News & Current Affairs

September 7, 2008

Mudslides bury Philippines homes

Mudslides bury Philippines homes

Crushed house (07/09/08)

The ramshackle houses were crushed by cascading tonnes of mud

At least 11 people have been killed and 14 others are missing after landslides triggered by heavy rains buried several houses in the southern Philippines.

Dozens of rescue workers have been trying to reach victims trapped under debris in Compostela Valley, about 840km (520 miles) south-east of Manila.

Up to 30 makeshift houses were destroyed by falling mud and rocks in the disaster on Mindanao island.

Hundreds of people have fled the area because of the risk of more mudslides.

Army, police and civilian volunteers searched for survivors amid treacherous conditions, while two air force helicopters were deployed to ferry victims to hospital.

“Our people are battling against weather and time,” Major Armand Rico was quoted by Reuters news agency as saying.

A first landslide hit the area on Saturday, followed by a second one early on Sunday.

Officials have ordered people to leave the area because of the threat of a further landslide.

Such incidents are common in the Philippines, especially in low-lying and mining and coastal areas, during the monsoon season between May and October.

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August 30, 2008

Manila ferry blast suspect held

Manila ferry blast suspect held

Superferry 14 on fire in Manila Bay in February 2004

The 10,000-tonne Superferry 14 was heading for Bacolod

A leading suspect wanted over the Philippines’ worst militant attack has been arrested in Bahrain and returned to Manila, officials have said.

Ruben Pestano Lavilla Jr, 35, is wanted for alleged involvement in the bombing of a ferry in Manila Bay in 2004 that led to 116 deaths in a subsequent fire.

He was the “brains” behind an Islamic group allied to two al-Qaeda affiliated organizations, Manila officials say.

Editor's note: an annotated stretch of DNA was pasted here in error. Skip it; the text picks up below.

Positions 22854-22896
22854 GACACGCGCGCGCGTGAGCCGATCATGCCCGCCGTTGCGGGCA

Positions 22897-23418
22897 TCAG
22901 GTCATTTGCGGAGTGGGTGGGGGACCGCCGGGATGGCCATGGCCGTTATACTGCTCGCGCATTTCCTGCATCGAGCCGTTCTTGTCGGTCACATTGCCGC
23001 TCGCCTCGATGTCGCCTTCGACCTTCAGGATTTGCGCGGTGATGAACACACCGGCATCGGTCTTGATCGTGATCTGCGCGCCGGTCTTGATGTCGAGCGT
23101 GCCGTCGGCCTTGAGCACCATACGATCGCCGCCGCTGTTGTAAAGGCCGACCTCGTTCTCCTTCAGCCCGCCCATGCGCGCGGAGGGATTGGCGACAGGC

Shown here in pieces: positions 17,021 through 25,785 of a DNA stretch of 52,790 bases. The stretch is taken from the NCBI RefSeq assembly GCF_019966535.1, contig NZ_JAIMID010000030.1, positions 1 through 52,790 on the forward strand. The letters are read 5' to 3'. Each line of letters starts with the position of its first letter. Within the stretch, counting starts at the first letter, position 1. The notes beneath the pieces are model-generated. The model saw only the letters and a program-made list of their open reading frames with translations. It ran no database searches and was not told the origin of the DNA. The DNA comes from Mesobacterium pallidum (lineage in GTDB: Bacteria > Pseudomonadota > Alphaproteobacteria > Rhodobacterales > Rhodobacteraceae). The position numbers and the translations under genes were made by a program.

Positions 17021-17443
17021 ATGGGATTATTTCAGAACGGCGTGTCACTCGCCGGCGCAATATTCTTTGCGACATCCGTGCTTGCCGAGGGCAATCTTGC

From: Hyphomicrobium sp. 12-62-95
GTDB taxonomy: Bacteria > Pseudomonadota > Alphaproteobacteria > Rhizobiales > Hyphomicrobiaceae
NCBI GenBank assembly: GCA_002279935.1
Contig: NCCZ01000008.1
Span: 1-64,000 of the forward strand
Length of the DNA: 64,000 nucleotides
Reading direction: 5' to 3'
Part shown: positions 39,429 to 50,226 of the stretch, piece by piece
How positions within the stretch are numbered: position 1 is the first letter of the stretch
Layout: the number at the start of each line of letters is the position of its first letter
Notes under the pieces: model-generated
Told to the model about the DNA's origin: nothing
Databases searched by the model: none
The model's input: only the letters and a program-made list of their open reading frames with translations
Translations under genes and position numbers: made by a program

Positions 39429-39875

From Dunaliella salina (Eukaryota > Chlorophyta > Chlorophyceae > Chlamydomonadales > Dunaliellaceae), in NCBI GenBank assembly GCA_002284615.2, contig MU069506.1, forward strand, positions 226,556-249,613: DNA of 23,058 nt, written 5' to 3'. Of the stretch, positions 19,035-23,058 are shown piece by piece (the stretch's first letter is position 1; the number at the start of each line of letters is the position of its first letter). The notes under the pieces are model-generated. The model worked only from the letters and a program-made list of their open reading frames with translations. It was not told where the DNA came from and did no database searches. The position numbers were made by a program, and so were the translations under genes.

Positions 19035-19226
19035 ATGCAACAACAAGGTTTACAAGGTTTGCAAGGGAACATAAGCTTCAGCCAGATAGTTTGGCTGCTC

They say he was detected after document checks by Manila’s embassy in Bahrain.

The arrest had not been made public while Philippine officials prepared deportation papers.

‘Fled’ country

Marcelino Libanan, head of the immigration commission, told Reuters news agency that Mr Lavilla was checked after trying to get a bank loan and had been working as an interpreter at the Philippine embassy.

However, Justice Undersecretary Ricardo Blancaflor told the AP agency that the arrest came after Mr Lavilla submitted documents for a job at the embassy.

Mr Lavilla is alleged to have fled the Philippines a month after the ferry attack.

He is accused of being the mastermind behind the Rajah Solaiman Movement, blamed for several bomb attacks in Manila in 2004 and 2005.

The movement is said to be linked to the Jemaah Islamiyah and Abu Sayyaf Muslim militant groups, based in the southern Philippines.

Mr Blancaflor said: “If you are a terrorist, wherever you are, wherever you hide, the law will catch up with you – that’s the most important thing here.”

The ferry blaze was South East Asia’s second-worst militant attack after the 2002 bombings in Bali, Indonesia, that killed 202 people.

The 10,000-tonne Superferry 14 was heading for Bacolod in the central Philippines when it caught fire on 27 February 2004.

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